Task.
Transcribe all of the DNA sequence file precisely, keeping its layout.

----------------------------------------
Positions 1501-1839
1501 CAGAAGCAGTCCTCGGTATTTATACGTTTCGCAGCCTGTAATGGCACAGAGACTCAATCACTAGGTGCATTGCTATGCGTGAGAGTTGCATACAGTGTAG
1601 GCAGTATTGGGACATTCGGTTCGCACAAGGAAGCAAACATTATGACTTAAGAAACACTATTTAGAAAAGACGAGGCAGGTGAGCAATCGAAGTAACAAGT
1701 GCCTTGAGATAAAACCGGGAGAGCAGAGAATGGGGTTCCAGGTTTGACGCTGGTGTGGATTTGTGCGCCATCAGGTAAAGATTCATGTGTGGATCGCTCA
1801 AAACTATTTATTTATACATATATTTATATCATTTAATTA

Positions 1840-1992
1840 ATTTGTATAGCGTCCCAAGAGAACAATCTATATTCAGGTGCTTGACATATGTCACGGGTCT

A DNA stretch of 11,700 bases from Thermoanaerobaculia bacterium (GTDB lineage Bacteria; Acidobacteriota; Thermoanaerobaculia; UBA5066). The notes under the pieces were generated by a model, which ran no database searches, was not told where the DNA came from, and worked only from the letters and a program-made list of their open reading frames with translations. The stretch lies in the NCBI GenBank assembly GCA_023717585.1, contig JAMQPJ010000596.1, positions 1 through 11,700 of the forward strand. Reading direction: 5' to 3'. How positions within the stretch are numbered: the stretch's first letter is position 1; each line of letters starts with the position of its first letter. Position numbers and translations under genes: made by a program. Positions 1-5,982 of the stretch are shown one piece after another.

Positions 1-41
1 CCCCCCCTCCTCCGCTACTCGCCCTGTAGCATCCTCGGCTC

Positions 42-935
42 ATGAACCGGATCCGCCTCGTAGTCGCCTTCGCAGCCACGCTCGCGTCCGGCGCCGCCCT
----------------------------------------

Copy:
Positions 1501-1839
1501 CAGAAGCAGTCCTCGGTATTTATACGTTTCGCAGCCTGTAATGGCACAGAGACTCAATCACTAGGTGCATTGCTATGCGTGAGAGTTGCATACAGTGTAG
1601 GCAGTATTGGGACATTCGGTTCGCACAAGGAAGCAAACATTATGACTTAAGAAACACTATTTAGAAAAGACGAGGCAGGTGAGCAATCGAAGTAACAAGT
1701 GCCTTGAGATAAAACCGGGAGAGCAGAGAATGGGGTTCCAGGTTTGACGCTGGTGTGGATTTGTGCGCCATCAGGTAAAGATTCATGTGTGGATCGCTCA
1801 AAACTATTTATTTATACATATATTTATATCATTTAATTA

Positions 1840-1992
1840 ATTTGTATAGCGTCCCAAGAGAACAATCTATATTCAGGTGCTTGACATATGTCACGGGTCT

A DNA stretch of 11,700 bases from Thermoanaerobaculia bacterium (GTDB lineage Bacteria; Acidobacteriota; Thermoanaerobaculia; UBA5066). The notes under the pieces were generated by a model, which ran no database searches, was not told where the DNA came from, and worked only from the letters and a program-made list of their open reading frames with translations. The stretch lies in the NCBI GenBank assembly GCA_023717585.1, contig JAMQPJ010000596.1, positions 1 through 11,700 of the forward strand. Reading direction: 5' to 3'. How positions within the stretch are numbered: the stretch's first letter is position 1; each line of letters starts with the position of its first letter. Position numbers and translations under genes: made by a program. Positions 1-5,982 of the stretch are shown one piece after another.

Positions 1-41
1 CCCCCCCTCCTCCGCTACTCGCCCTGTAGCATCCTCGGCTC

Positions 42-935
42 ATGAACCGGATCCGCCTCGTAGTCGCCTTCGCAGCCACGCTCGCGTCCGGCGCCGCCCT